Control Your Weight As You Quit Smoking

Not everyone gains weight when they stop smoking On average, people who quit smoking gain only about 10 pounds You are more likely to gain weight when you stop smoking especially if you stop smoking when you have smoked for 10 to 20 years or smoked one or more packs of cigarettes a day. You can control life. Although you might gain a few pounds, remember you have stopped smoking and taken a big step towards a healthier life.
What causes weight gain after quitting? When nicotine, a chemical n cigarette smoke, leaves your body, you may experience: Short-term weight gain. The nicotine kept your body weight low, and when you quit smoking your body returns to the weight it would have been had you never smoked.
You might gain 3-5 pounds due to water retention during the first week after quitting.
A need for fewer calories when quitting to smoke. After you stop smoking, you may use fewer calories than when you were smoking.
Will this weight gain hurt your health?
The health risks of smoking are far greater than the risks of gaining 5 to 10 pounds. Smoking causes more than 400,000 deaths each year in the United States. You would have to gain 100 to 150 lbs after quitting to make your health as high as when you smoked. The health risks of smoking and the benefits of quitting are listed below.
The Health Risks of Smoking
**Your Heart Rate Increases
**You expose yourself to some 4000 chemicals in cigarette smoke and 40 of these chemicals cause cancer.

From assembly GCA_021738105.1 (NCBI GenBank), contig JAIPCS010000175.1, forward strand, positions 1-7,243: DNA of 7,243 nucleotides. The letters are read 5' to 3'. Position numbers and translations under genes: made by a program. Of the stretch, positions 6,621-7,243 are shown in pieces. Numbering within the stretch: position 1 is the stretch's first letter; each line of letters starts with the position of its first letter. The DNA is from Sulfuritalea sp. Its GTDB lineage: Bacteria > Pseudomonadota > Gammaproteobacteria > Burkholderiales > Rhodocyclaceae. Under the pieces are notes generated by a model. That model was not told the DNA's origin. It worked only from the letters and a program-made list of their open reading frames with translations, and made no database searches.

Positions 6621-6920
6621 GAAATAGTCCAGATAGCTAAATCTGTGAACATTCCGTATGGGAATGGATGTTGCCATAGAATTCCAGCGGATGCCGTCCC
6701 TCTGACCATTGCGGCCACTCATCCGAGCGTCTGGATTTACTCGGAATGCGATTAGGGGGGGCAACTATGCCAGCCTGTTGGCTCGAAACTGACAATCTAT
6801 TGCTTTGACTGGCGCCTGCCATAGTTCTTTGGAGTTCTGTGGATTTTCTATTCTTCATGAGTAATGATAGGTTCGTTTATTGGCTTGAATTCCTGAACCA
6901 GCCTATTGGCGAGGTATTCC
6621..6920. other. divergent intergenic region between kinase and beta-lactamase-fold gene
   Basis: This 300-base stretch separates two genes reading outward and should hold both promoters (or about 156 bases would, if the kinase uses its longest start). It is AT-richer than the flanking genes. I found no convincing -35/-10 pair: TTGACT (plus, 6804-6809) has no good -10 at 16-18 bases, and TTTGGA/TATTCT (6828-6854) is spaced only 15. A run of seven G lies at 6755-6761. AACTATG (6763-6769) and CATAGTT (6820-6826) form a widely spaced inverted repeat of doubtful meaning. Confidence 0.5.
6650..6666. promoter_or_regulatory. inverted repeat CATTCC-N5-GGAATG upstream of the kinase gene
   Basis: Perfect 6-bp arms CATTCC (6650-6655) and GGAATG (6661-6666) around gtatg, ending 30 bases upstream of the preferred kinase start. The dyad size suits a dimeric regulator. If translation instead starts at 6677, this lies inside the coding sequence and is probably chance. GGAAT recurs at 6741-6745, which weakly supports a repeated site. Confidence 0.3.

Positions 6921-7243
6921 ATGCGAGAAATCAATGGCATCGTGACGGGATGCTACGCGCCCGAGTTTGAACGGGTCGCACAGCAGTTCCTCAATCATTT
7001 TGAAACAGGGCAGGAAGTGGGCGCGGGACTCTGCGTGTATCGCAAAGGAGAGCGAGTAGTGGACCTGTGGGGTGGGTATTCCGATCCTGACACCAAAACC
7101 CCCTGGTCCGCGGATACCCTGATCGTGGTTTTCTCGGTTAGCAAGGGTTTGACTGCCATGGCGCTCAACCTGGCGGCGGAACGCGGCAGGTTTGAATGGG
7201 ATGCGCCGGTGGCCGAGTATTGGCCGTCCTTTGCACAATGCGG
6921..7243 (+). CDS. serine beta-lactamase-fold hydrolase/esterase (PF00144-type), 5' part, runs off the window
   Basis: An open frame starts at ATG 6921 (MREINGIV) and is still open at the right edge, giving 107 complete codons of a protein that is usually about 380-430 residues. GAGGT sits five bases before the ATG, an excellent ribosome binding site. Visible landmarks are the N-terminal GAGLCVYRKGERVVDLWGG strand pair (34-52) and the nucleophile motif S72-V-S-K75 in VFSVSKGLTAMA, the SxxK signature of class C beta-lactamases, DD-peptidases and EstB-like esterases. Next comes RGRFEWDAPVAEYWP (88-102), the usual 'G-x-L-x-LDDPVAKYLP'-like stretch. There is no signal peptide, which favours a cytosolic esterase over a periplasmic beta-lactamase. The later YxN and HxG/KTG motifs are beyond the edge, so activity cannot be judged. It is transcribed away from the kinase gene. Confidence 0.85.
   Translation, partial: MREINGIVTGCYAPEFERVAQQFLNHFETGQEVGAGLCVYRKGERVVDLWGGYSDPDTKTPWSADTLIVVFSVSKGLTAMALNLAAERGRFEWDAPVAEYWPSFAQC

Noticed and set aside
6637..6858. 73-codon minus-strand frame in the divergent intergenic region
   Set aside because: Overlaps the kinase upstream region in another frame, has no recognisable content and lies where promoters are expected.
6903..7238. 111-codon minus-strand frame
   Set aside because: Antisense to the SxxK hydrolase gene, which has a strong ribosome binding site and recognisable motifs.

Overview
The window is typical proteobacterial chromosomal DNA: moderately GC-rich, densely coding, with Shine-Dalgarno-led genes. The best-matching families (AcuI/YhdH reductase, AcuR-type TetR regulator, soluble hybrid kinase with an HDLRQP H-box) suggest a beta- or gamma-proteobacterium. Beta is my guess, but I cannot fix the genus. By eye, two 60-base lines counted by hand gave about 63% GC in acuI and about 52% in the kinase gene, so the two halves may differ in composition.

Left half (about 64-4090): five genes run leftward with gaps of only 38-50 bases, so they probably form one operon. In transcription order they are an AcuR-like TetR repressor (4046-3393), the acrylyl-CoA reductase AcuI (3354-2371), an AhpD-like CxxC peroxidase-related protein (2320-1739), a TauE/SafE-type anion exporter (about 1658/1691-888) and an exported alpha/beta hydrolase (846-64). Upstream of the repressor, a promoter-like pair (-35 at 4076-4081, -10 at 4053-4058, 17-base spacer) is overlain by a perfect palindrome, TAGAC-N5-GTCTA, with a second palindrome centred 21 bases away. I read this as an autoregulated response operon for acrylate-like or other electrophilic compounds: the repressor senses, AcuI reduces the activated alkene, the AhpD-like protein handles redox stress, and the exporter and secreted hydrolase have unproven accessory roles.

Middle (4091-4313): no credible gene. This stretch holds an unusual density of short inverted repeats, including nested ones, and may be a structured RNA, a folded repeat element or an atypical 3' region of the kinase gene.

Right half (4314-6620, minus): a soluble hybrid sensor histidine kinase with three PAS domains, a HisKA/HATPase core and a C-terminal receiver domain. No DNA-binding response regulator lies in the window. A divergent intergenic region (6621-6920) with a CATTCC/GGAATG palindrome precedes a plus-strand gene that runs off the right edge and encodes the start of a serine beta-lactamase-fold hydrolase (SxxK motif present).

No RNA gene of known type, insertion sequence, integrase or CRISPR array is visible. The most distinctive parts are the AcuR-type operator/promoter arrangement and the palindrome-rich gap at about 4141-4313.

**You are much more likely to get lung cancer compared to a nonsmoker. Men are 22 times more likely to develop lung cancer, while women who smoke are 12 times more likely.
**You are twice as likely to have a heart attack as a nonsmoker.
**You increase your risk for heart attack as a nonsmoker.
**You increase your risk for heart disease, stroke, some types of cancer (lung especially), emphysema, chronic bronchitis, and other lung diseases.

The Benefits of Quitting
When you quit smoking your body begins to heal from the effects of the nicotine within 12 hours after your last cigarette.
Your heart and lungs start repairing the damage caused by cigarette smoke.
You breathe easier and your smoker’s cough starts to go away.
You lower your risk for illness and death from heart disease, stroke, chronic bronchitis, emphysema, lung cancer, and other types of cancer.
You contribute to cleaner air, especially for children who are at risk for illnesses because they breathe others cigarette smoke.
Adapted from the National Cancer Institute’s “Smoking:Facts and Tips for Quitting”

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